2012 Conference Presentation
With the introduction of Long-term Care Insurance (LTCI) Germany fundamentally restructured its long-term approach related to eligibility criteria and benefits, mode of funding as well as care provision. In contrast, since the introduction of LTCI only gradual transformations of the policy scheme can be found.
The paper exemplarily examines both types of institutional change – radical change as well as gradual transformation – related to LTCI. The analysis reveals the interrelationship of the content of policy changes and processes of policy-development, i.e. the interplay of actors, ideas and interests embedded in a distinct institutional framework. The research was conducted as a part of a European project, which compared processes of policy development in selected European countries. Conceptually, it is based on a new-institutionalist approach on policy development. Empirically, it includes document analysis, representative statistics and a literature review.
The establishment of LTCI radically changed the institutional design of the prevalent residual, tax-based long-term care approach on the local level. However, despite the introduction of a national insurance scheme corresponding to German social policy tradition, the design of LTCI differed significantly from the insurance-based health care scheme. The empirical analysis reveals the significant role of two basic ideas and their combination – universalist coverage and cost containment – in the course of policy-making and finally their impact on the design of the policy scheme. The combination of both goals led to the construction of a new type of universalism, distinct principles of funding and the expansion of a market-oriented care infrastructure with considerable effects on care users, informal carers and care workers.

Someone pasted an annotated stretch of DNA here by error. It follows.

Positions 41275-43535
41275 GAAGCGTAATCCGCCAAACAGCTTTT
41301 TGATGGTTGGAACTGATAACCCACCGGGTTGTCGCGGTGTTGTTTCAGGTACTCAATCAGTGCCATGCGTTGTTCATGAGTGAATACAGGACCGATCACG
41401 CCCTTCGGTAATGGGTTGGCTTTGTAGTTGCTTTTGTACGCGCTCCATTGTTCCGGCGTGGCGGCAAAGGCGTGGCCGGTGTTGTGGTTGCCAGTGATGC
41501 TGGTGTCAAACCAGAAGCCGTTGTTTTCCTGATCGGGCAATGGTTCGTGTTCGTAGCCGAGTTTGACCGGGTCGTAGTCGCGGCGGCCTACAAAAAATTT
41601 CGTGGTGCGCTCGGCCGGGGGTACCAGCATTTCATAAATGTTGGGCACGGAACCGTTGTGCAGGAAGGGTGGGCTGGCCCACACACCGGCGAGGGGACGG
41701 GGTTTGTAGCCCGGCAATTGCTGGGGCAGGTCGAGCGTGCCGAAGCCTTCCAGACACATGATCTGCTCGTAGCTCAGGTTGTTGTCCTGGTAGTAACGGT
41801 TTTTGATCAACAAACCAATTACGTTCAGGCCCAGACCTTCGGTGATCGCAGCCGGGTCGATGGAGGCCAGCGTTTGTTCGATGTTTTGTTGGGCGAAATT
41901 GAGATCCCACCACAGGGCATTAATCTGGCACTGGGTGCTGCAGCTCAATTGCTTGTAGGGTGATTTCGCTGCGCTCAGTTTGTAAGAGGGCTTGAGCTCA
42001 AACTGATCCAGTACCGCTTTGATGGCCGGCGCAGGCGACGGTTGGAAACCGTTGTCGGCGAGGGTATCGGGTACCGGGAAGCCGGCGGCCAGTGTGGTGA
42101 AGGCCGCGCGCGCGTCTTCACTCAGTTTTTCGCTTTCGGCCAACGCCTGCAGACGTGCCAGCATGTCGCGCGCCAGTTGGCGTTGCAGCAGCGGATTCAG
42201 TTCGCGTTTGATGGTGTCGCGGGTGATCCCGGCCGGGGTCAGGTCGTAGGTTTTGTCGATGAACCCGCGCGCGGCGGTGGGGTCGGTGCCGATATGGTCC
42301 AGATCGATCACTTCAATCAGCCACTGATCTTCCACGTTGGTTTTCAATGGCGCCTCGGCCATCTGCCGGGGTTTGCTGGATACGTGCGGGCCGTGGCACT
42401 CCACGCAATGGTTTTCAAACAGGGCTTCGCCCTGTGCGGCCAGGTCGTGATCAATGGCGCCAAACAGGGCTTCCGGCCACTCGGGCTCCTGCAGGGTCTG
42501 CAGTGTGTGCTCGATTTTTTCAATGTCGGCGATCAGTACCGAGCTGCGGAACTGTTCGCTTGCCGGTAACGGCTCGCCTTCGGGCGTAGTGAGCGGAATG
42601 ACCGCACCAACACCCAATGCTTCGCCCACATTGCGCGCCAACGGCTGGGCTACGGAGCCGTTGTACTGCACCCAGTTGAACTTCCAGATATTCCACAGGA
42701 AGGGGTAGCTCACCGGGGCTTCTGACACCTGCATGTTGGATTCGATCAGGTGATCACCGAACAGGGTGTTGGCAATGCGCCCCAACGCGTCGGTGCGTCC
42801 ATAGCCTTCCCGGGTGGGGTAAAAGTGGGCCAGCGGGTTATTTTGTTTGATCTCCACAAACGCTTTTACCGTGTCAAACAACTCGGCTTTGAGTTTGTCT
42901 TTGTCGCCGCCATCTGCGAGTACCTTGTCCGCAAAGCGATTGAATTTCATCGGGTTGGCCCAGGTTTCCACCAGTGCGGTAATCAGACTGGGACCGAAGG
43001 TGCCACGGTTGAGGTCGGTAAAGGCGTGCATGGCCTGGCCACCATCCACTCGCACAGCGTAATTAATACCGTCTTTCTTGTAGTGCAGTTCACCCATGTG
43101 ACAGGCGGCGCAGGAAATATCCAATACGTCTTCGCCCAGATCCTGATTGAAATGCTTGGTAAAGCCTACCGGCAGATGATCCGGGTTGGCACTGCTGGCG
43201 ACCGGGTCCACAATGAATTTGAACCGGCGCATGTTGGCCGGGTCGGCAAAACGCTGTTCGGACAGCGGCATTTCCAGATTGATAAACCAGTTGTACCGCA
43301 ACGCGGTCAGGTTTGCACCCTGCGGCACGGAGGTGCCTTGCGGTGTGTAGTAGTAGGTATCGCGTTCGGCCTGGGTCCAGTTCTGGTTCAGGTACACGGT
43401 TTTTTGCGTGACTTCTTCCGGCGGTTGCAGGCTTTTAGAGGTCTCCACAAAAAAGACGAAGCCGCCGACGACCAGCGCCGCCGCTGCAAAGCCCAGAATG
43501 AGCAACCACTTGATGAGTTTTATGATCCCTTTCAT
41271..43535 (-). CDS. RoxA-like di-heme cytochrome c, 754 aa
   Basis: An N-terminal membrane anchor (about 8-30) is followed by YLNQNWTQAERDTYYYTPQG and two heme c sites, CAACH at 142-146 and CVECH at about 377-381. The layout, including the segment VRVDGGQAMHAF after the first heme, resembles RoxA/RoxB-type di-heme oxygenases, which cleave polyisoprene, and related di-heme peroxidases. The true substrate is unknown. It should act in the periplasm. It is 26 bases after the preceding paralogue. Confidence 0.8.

Since the introduction of LTCI, only small changes of the policy scheme can be found related to eligibility criteria and benefits, while gradual transformations of regulations aimed to promote the development of an efficient and high quality care infrastructure. The analysis contributes, first, to an understanding of the preconditions, process and effects of two types of policy change – radical institutional change and gradual transformation. Based on this, it reveals opportunities and difficulties related to policy changes, e.g. in particular the role of dominant ideas. Second, the analysis of the combination of two dominant ideas or goals in the course of the policy process – universalism and cost containment – shows their significant impact on the construction of policy design and in addition the (mainly negative) consequences for care users and care workers.